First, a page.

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Accuracy • Independence • Integrity

December 18, 2017   |   Ithaca, NY

Sports

Between the lines: Keep wrestling in the Olympics

When Seth Ecker ’12 saw a story on Yahoo! News mentioning Olympic wrestling last week, he didn’t pay it much notice. It was only after his phone began buzzing repeatedly with text messages that he learned the sport he had competed in for his entire life had lost its pinnacle competition: the Olympics.

“At first I thought it was a joke,” the two-time Division III national champion said. “It’s still something I can’t fully understand. Since I was young, wrestling and the Olympics have been synonymous.”

Ecker decided he wasn’t going to be one of the people who complains about something but never does anything. Within three hours of hearing the news, he had posted an open letter to the International Olympic Committee online, and his Facebook page was filled with links to support saving Olympic wrestling in the past week.

“I wanted to be one of the first people to say something,” Ecker said. “I hope the IOC is getting bombarded by emails.”

I have never wrestled, nor do I particularly enjoy watching wrestling, but when I think of sports in the Olympics that seem out of place, such as air rifle, synchronized swimming and flat-water canoeing, wrestling is not one of these sports. One of the most important considerations of an Olympic sport should be how widespread it is throughout the world, and at this summers’ Olympic games, 22 countries won medals in wrestling. This diversity of talent was second only to track and field. Not only has wrestling been a part of every modern Olympic games except one, it was also a contest in the ancient Greek Olympics. I don’t think the same can be said for canoeing.

The executive advisory board of the IOC voted to recommend wrestling be eliminated from the 2020 Olympics. Mark Adams, a spokesperson for the IOC, told reporters following the announcement that the IOC’s decision was based on what would be best for the Olympic Games as a whole. In an article for Reuters, Adams was quoted as saying, “It was a decision to look at the core sports, what works best for the Olympic games. This was the best program for the 2020 Olympics. This is not about what’s wrong with wrestling but what is good for the Games.”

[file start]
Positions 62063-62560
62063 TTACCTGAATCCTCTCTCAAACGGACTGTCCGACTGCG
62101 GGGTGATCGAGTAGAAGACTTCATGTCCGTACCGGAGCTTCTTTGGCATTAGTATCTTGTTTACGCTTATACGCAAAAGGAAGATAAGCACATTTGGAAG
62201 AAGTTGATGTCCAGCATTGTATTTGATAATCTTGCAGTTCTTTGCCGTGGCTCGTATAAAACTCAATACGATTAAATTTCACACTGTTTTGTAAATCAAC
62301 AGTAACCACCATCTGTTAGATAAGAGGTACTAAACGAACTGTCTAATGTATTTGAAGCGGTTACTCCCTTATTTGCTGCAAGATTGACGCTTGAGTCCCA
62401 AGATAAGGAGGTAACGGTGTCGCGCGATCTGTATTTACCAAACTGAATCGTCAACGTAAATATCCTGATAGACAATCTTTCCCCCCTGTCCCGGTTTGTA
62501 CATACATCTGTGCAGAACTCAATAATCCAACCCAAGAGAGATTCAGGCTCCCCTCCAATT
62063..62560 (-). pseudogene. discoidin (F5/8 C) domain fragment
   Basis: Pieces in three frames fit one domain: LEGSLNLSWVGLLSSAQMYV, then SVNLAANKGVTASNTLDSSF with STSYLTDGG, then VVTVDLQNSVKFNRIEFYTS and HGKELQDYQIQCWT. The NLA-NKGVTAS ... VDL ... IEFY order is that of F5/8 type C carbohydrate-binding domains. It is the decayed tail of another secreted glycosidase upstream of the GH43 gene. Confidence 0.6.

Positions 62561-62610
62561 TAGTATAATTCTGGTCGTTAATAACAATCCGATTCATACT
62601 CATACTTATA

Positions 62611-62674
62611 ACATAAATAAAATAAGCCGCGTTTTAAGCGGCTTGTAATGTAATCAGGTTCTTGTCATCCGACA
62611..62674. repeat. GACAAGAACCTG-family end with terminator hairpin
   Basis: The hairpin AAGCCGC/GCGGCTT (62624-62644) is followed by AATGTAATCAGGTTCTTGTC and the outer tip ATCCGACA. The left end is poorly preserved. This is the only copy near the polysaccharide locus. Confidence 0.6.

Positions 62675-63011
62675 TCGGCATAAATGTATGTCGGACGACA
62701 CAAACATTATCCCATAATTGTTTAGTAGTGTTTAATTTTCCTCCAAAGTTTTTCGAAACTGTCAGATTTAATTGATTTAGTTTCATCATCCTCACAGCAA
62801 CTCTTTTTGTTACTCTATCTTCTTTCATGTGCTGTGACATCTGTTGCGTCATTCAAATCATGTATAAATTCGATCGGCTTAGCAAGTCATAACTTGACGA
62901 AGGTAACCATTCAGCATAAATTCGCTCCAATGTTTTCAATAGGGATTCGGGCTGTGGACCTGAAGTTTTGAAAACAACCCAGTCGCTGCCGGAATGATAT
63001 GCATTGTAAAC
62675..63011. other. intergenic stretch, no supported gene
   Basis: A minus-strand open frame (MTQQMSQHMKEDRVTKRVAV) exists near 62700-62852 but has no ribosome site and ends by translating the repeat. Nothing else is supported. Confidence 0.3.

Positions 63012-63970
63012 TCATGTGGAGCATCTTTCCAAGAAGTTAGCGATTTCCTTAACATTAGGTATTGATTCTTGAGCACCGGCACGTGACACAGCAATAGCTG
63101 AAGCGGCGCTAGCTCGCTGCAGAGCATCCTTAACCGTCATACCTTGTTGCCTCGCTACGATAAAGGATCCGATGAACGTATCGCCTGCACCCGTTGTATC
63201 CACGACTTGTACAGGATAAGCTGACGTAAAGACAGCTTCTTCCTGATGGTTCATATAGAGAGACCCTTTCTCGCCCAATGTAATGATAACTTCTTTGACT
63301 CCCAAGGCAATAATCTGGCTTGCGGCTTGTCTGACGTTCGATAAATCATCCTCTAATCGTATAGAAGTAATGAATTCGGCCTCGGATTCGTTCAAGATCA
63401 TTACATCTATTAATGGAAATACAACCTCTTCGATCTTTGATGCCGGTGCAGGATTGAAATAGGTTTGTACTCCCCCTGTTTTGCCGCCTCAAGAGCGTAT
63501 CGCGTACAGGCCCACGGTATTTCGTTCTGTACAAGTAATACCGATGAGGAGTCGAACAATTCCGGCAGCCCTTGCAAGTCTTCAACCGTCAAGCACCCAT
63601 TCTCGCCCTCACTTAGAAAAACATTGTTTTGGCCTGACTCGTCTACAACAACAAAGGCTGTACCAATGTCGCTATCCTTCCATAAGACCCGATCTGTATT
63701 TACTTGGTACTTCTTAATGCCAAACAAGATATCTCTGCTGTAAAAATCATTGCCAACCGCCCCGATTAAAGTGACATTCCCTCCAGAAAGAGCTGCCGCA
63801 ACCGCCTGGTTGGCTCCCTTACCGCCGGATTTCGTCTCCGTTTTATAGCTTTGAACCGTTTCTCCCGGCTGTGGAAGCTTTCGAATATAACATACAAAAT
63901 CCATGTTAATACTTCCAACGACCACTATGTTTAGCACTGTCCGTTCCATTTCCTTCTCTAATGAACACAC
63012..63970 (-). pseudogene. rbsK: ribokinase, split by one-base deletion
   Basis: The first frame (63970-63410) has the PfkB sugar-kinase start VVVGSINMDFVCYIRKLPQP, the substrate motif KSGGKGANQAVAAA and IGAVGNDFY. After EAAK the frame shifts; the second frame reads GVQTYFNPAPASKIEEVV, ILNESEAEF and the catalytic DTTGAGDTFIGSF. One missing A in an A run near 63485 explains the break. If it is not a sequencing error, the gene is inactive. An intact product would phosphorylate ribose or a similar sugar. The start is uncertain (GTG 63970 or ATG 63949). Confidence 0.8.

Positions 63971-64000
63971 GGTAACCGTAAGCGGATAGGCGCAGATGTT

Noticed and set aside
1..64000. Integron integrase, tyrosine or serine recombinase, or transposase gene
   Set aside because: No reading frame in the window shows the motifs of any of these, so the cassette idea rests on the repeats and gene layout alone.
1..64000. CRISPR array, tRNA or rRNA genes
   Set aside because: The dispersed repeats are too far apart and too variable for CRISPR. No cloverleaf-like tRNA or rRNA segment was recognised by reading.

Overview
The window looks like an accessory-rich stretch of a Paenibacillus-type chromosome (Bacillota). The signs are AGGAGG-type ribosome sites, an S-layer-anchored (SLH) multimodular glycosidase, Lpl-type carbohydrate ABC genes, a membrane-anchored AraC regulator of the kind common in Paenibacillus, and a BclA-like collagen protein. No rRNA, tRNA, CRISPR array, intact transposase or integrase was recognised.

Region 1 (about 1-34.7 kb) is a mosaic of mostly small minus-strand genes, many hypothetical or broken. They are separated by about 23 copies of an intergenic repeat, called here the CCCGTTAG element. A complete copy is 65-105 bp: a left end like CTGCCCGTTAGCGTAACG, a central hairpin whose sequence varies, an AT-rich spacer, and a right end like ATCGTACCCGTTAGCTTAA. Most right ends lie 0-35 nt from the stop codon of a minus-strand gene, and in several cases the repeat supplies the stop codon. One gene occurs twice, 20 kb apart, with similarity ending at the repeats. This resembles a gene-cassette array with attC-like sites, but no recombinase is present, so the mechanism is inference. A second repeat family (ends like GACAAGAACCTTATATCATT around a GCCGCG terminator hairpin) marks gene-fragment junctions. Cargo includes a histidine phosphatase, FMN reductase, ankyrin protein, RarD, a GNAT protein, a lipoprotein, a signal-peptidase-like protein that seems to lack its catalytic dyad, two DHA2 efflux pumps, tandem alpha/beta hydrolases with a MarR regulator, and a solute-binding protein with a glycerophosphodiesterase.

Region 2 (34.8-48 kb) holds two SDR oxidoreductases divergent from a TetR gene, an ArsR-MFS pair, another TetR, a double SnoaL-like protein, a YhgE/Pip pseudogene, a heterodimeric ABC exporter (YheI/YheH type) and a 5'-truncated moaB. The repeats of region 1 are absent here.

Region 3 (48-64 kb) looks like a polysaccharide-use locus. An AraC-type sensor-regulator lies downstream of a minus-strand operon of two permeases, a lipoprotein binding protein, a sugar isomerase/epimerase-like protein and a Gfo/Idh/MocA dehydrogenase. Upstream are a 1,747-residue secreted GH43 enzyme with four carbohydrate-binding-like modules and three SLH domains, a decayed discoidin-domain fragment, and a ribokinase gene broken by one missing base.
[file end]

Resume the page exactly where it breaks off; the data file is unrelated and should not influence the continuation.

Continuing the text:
While the exact reasons as to why wrestling was chosen for elimination remain unclear, there ‘s still something fishy about the whole thing. In fact, the entire process has the pungent odor of corruption. Many expected the modern pentathlon to be axed, you know that natural combination of swimming, fencing, shooting, equestrian and cross-country running. However, Juan Antonio Samaranch Jr., the vice president of the International Modern Pentathlon Union, also happens to be a member of the IOC board that voted on which sports to cut. If that isn’t a conflict of interest, then I don’t know what is.

All hope is not lost for wrestling, it now joins seven other sports, including such necessities as sport climbing and wake boarding, competing for wrestling’s former spot. Thankfully this decision will be voted on by the IOC general assembly, which includes representation from all countries competing in the Olympics and not the same executive board that kicked wrestling out in the first place.

Ecker is hopeful that the wrestling community will make its voice heard loud enough to get their sport back into the games. However, he is fearful for wrestling at all levels of competition if it doesn’t.

“Think about if the NFL was all of a sudden eliminated,” Ecker said. “What do you think would happen to collegiate football? What do you think would happen to high school football?”

The future of Olympic wrestling is uncertain at this point, but it’s sure to not go down without a fight.

To find the open letter, visit seth0189.tumblr.com/tagged/saveolympicwrestling.

Ecker is hopeful that the wrestling community will make its voice heard loud enough to get their sport back into the games. However, he is fearful for wrestling at all levels of competition if it doesn’t.

“Think about if the NFL was all of a sudden eliminated,” Ecker said. “What do you think would happen to collegiate football? What do you think would happen to high school football?”